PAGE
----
L.A. Schools to Keep Kids Out of Courts for Truancies

L.A. Schools to Keep Kids Out of Courts for Truancies

Los Angeles schools will institute a new truancy policy to keep students out of the courts and into job training and after-school support services.

Published August 23, 2012

The Los Angeles Unified School District (LAUSD) voted this week to send students who chronically miss school to city-run youth centers rather than juvenile justice facilities. LAUSD says the change is an effort to resolve truancies.

With the new policy, after the third citation, students will be referred to one of 13 Youth WorkSource Centers in Los Angeles. Previously, students would receive numerous truancy tickets and eventually have to respond to a judge.

African-American students, who make up less than 10 percent of LAUSD, account for more than 16 percent of the truancy tickets issued, according to a report from Los Angeles County’s School Attendance Task Force.

The Daily Breeze reports:

"This is an extraordinarily positive step, helping children stay out of the juvenile justice system," said Laura Faer, education rights director for Public Counsel, a nonprofit group involved in the truancy-diversion effort.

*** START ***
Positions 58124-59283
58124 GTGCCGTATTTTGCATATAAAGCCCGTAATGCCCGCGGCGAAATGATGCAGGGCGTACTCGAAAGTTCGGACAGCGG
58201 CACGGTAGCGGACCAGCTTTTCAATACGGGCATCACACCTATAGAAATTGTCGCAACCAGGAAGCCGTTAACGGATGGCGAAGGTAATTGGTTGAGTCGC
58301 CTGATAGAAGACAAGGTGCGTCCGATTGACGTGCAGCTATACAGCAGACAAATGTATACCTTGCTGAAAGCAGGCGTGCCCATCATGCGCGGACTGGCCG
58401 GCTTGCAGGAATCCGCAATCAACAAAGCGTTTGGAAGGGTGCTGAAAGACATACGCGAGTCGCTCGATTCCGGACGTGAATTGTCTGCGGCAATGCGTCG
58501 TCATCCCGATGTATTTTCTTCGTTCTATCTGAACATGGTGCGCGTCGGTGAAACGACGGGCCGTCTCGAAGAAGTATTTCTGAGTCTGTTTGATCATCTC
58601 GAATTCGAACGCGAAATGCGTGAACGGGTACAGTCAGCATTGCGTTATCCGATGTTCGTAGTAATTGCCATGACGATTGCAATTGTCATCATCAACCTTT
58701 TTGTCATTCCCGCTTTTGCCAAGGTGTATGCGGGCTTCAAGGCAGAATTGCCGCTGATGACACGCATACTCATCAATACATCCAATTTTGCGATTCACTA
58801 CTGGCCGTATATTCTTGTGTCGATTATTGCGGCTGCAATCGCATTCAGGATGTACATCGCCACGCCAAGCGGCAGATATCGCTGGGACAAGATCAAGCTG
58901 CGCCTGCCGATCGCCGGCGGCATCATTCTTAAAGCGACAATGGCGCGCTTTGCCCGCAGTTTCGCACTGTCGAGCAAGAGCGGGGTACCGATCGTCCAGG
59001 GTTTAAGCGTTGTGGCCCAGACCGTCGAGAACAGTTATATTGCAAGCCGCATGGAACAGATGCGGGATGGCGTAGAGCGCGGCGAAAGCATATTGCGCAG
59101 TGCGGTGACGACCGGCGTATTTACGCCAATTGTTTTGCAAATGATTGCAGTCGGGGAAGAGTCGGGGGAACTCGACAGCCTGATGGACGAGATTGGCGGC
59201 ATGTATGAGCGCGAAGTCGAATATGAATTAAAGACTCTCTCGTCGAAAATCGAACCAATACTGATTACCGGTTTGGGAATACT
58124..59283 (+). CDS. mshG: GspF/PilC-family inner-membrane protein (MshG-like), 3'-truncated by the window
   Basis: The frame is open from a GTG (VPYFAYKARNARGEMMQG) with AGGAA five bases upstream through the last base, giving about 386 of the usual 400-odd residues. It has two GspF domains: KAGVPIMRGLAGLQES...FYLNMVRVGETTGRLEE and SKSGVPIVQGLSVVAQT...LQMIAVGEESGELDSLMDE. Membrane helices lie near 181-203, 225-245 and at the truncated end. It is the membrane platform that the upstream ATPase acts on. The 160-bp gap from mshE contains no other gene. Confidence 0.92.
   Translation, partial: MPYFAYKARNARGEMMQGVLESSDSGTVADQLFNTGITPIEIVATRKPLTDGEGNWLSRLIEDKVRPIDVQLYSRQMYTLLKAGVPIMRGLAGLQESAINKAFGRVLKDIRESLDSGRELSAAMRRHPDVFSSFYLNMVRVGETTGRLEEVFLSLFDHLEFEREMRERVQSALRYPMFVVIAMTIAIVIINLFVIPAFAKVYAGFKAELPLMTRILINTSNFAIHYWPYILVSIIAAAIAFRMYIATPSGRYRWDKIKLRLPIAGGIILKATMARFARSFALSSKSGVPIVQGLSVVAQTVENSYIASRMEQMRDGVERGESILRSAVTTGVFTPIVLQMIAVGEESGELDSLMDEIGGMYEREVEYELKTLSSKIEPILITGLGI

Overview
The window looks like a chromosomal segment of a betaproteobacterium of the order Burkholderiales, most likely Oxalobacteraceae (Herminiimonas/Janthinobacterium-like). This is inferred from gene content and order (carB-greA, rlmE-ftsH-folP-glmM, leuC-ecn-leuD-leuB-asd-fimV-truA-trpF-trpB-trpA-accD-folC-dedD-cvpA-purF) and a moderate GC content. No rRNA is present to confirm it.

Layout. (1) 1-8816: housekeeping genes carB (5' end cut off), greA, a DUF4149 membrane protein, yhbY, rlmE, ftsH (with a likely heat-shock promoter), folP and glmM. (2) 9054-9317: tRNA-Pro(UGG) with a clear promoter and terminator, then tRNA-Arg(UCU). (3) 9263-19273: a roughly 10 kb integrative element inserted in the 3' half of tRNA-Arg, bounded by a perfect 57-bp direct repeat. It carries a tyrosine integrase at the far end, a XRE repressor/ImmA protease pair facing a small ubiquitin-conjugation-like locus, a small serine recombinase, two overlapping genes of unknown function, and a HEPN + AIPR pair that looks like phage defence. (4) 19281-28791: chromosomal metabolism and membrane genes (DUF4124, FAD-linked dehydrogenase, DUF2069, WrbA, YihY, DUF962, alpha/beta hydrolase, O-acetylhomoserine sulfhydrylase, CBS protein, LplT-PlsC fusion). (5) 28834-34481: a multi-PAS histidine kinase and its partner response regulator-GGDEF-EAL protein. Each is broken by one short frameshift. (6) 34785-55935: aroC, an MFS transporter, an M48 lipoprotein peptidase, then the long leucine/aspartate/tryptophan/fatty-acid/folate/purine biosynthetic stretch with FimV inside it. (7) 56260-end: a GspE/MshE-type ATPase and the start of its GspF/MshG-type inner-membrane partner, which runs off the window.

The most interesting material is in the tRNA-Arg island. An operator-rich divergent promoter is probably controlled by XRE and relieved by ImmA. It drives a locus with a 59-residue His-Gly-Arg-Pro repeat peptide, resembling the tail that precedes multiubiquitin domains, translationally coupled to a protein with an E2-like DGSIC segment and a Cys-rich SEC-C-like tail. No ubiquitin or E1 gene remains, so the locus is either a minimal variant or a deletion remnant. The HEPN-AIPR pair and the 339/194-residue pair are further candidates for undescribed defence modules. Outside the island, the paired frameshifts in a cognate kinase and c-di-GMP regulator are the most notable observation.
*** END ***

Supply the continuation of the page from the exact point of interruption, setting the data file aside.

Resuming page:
"WorkSource Centers will have other resources linking families and children with job training, after-school support and other services," she said. "This can help stabilize families that are struggling."

Using statistics compiled by the Los Angeles Police Department, Public Counsel and other advocacy groups found that more than 47,000 tickets were issued to students for violating the daytime curfew law from 2004-09. A disproportionate number were issued to black and Latino students in South and East Los Angeles, with significant numbers in the northeast San Fernando Valley.

Read the full story here.

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(Photo: Hill Street Studios/Gary Kious/ GettyImages)

Written by Ryann Blackshere


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